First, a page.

Artur Nebe

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Artur Nebe (1894-1945) was a professional German police officer before the rise of Adolf Hitler, initially a Nazi supporter, but, by 1938, joined anti-Nazi conspiracies. Simultaneously, he headed the KRIPO criminal police when it went into the RSHA, and eventually commanded Einsatzgruppe B when it performed field killings in 1941-1942. He was reported, however, to have falsified field reports to reduce the number of killings.[1]

He was eventually executed in March 1945 for anti-Nazi activities.


Nebe was recognized as the best detective of the Third Reich. When a complex investigative issue arose, such as analyzing the early bomb plot against Hitler, the government motto was Wo ist Nebe? (Where is Nebe?)[2] He had hesitated to follow the KRIPO into the SS RSHA, but was persuaded by Hans Bernd Gisevius to stay and document the crimes of the SS.

He and Dr. Carl Sack (Judge Advocate-General of the German Army)joined, in 1938, to block the plot to discredit the Chief of the Army, General Werner von Fritsch. General Hans Oster recruited him for a planned September 1938 coup, for which he provided logistics and intelligence.


He commanded Einsatzgruppe B, which was attached to Army Group Centre, under the command of Field Marshal Fedor von Bock, from June to November 1941. It began operations in Warsaw, and moved across Byelorussia toward Smolensk and Minsk, massacring Jews in Grodno, Minsk, Brest-Litovsk, Slonim, Gomel, and Mogilev, among other places. [3] When he received the assignment, he tried instead to go to the International Police Commission, but Ludwig Beck and Hans Oster persuaded him to go to the Einsatzgruppen to gather information. While in the area of operations, he worked with Henning von Tresckow and Fabian von Schlabrendorff to reduce harm, but he clearly was involved in atrocitie, "being a notorious example of one who did evil to prevent worse."[2]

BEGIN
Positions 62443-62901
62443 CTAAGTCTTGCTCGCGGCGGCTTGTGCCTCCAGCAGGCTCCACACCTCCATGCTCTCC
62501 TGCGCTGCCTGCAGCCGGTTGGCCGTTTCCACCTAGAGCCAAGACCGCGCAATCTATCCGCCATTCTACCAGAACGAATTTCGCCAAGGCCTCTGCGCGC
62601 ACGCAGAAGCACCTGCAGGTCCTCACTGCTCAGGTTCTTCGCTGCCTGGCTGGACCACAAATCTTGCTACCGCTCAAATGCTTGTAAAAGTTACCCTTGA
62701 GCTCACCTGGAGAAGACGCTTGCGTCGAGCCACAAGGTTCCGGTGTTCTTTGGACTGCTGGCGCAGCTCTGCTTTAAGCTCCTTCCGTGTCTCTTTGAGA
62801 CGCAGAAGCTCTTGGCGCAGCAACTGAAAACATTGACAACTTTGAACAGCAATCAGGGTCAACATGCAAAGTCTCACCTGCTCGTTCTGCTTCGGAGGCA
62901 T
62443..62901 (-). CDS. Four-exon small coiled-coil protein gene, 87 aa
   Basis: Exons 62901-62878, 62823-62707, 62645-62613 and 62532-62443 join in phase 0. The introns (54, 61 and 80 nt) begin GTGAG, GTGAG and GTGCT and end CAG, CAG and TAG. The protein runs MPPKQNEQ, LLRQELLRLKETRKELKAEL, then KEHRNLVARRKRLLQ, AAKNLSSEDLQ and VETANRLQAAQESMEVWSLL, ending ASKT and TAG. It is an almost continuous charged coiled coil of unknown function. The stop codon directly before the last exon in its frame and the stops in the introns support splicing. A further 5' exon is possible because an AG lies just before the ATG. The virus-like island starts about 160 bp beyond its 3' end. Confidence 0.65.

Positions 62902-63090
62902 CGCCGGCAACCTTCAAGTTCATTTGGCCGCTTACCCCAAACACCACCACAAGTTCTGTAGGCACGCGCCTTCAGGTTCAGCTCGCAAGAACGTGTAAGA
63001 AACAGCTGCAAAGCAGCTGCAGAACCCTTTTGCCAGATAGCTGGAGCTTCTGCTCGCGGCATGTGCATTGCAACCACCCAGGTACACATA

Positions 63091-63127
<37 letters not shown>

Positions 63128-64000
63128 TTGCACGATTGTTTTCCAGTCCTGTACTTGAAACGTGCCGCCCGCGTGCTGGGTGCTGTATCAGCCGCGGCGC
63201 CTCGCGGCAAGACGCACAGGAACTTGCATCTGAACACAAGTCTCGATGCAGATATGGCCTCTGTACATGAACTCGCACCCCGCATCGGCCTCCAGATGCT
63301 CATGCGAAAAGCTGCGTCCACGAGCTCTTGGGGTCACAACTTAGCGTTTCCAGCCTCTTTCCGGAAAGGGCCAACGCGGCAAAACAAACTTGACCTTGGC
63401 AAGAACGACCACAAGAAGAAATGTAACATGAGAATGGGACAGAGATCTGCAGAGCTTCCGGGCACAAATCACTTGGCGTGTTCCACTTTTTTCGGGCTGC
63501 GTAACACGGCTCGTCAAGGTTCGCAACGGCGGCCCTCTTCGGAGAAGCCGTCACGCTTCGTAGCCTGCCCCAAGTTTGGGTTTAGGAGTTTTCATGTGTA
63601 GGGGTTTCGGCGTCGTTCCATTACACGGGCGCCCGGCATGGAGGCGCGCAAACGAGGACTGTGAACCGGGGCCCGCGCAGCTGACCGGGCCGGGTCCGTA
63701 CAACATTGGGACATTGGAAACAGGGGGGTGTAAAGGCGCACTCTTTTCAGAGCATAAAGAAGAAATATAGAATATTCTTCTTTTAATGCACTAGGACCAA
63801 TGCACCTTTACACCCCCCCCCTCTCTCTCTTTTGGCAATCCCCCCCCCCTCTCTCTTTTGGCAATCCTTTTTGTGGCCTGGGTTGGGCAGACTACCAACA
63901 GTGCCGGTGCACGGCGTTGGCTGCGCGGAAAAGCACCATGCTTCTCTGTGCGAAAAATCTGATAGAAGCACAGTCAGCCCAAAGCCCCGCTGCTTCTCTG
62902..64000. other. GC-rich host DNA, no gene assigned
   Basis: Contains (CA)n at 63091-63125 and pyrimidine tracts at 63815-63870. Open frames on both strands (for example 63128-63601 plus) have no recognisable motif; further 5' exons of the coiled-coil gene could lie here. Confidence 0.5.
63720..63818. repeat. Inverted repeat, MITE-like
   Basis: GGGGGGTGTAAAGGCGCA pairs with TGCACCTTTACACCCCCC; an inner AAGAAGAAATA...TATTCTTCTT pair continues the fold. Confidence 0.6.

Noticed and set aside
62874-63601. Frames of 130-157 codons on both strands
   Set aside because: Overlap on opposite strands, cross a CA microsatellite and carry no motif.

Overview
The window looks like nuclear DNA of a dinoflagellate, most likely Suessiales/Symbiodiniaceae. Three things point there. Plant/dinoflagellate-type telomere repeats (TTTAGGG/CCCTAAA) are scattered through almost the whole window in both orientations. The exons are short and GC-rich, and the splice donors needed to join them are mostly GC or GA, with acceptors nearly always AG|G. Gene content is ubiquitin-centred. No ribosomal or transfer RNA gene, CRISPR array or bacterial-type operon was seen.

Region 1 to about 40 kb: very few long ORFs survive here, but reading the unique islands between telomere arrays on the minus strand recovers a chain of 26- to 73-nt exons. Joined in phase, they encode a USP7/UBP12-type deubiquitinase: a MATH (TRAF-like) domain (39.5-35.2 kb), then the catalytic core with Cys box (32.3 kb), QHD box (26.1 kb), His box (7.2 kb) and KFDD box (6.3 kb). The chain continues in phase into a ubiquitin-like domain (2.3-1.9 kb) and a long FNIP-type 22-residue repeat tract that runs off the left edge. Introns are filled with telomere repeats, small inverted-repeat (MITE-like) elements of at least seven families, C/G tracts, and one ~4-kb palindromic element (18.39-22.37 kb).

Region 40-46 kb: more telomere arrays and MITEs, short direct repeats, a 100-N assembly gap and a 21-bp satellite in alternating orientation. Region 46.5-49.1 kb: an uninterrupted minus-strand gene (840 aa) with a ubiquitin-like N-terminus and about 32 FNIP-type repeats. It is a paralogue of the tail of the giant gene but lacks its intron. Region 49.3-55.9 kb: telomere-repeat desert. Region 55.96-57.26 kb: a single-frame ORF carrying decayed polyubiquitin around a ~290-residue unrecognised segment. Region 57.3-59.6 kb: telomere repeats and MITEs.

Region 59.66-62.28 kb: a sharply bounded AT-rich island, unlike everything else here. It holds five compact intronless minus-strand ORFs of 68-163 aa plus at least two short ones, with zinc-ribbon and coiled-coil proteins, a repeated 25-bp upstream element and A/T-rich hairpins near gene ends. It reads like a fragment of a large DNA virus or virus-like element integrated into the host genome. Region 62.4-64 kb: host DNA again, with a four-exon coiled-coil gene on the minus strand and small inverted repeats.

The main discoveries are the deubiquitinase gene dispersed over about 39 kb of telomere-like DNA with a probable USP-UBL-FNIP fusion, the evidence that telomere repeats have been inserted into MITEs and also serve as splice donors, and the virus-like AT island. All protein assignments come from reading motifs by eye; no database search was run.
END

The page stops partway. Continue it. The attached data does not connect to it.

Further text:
After the Einsatzgruppe assignment, he returned to the KRIPO.

In late 1942, he secretly informed the resistance of details of the Final Solution.

After Erich von Bach-Zelewski had witnessed an execution with Himmler, he said to him

Look at the eyes of the men in this Kommando, how deeply shaken they are! These men are finished [fertig] for the rest of their lives. What kind of followers are training here? Either neurotics or savages![4]

Also in 1942, recognizing the psychological strain of shooting on the killing squads, he co-developed the gas vans.[5]


When the 20th of July assassination attempt on Hitler took place, he was with Berlin garrison commander Paul von Hase, planning to assist the Army when the coup command was given. Had he received the order, he would have led a team to kill Heinrich Himmler. [2]It was never sent. He was denounced and went into hiding.[1]

Eventually, he was caught in February 1945, sentenced, and hanged on 2 March 1945.


  1. 1.0 1.1 Artur Nebe, Jewish Virtual Library
  2. 2.0 2.1 2.2 Michael Leonard Graham Balfour (1988), Withstanding Hitler in Germany, 1933-45, Psychology Press, pp. 163-164
  3. Einsatzgruppen (mobile killing squads), U.S. Holocaust Memorial Museum
  4. Raul Hilberg, Destruction of the European Jews, Quadrangle, 1967, p. 646, quoted in Lifton, p. 159
  5. Gas Wagons: The Holocaust's mobile gas chambers, Nizkor Project